Security Firm at Last Year’s Super Bowl to Pay $10,000 Fine
MINNEAPOLIS (AP) — A private security firm that was banned from working Super Bowl-related events in Minneapolis last year over the qualifications of its workers has agreed to pay a $10,000 penalty to the state.
A settlement deal finalized this month with the Minnesota Board of Private Detective and Protective Agent Services also prevents Entertainment Protection Group from seeking another private security license in the state, KSTP-TV reported. The company’s CEO, Erik Bergling, cannot serve in any “managerial capacity” for 10 years, the agreement states.
It is believed to be the largest civil penalty the licensing board has handed down to a private security firm.
The Super Bowl Host Committee fired EPG after it found the company had at least one convicted felon working at events outside U.S. Bank Stadium. State records later revealed that the company failed to conduct background checks on about 85% of its employees.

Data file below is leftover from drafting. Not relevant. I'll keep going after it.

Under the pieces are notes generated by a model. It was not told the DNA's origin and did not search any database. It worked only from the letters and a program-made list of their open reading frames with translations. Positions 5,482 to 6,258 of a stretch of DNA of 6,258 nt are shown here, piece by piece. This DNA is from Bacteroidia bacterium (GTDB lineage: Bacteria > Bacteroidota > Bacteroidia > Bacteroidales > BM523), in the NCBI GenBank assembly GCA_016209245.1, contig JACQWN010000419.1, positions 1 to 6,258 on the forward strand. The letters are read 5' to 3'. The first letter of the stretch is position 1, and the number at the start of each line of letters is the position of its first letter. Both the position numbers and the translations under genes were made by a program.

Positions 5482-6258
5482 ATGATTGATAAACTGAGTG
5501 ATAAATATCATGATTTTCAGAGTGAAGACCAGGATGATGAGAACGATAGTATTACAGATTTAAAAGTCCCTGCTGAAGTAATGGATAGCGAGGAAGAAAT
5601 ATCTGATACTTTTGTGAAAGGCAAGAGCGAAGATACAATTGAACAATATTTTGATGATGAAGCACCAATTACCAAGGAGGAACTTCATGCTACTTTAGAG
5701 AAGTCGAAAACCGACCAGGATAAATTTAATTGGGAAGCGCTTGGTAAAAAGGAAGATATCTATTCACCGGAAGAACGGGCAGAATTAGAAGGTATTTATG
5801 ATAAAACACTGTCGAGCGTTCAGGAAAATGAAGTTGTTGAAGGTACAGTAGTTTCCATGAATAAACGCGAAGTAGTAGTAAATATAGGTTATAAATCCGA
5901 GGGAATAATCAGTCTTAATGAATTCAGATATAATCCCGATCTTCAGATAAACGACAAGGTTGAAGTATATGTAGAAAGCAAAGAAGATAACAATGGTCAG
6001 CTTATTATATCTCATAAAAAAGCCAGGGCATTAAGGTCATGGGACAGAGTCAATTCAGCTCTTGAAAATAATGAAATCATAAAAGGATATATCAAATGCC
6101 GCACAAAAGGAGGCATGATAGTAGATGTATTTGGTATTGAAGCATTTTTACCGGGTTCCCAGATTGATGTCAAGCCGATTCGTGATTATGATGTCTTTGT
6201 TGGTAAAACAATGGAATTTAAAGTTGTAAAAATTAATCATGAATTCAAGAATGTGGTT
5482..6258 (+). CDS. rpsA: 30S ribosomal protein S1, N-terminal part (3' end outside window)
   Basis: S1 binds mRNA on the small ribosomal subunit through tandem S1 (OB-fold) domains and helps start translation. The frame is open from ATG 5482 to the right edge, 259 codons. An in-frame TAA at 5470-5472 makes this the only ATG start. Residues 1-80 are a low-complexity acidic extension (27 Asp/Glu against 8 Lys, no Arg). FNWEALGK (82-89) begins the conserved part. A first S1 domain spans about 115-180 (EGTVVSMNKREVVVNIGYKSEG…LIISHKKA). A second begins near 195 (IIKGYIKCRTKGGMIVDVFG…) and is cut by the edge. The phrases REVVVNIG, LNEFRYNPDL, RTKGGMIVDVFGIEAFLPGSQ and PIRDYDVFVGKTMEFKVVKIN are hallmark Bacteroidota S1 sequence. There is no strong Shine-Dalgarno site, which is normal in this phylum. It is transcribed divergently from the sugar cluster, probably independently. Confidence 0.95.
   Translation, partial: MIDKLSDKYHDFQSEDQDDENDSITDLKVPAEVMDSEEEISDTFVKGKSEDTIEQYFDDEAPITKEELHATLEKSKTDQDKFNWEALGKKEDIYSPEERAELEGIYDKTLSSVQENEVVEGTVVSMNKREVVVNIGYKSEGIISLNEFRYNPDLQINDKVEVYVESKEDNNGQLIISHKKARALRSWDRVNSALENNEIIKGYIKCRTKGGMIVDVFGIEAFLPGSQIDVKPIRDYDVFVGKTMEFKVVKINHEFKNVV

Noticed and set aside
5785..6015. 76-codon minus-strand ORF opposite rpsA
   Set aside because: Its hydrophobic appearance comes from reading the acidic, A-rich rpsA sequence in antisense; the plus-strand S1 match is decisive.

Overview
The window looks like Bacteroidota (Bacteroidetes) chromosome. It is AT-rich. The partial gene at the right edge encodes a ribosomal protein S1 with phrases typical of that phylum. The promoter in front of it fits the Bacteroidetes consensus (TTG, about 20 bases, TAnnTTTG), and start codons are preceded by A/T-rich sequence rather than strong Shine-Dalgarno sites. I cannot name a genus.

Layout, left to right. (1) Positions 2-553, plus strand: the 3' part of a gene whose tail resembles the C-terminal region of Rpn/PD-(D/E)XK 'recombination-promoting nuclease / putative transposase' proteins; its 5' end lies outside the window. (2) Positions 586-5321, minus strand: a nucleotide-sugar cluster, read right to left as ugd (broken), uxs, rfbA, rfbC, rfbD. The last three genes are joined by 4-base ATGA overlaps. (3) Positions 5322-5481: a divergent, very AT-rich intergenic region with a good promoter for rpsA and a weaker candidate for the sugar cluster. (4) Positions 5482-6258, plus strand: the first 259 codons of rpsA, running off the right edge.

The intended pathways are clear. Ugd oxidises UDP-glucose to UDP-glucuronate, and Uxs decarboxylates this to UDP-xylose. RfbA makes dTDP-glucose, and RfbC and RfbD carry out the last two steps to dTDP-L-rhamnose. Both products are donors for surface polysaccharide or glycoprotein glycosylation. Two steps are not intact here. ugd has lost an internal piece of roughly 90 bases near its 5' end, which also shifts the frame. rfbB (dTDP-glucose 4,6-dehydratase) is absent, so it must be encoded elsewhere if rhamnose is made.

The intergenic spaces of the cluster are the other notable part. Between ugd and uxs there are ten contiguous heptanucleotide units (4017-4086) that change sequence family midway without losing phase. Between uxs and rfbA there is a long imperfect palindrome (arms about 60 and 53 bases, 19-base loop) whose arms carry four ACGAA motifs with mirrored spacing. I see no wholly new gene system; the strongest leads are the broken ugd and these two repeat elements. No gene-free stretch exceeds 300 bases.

Signs for EPG were still in place at the company’s address in Minneapolis, but no one answered the door and the office space appeared to be vacant. Bergling confirmed in an email to KSTP that EPG is “no longer operational” and the company had sold certain assets to Aegis Logistics.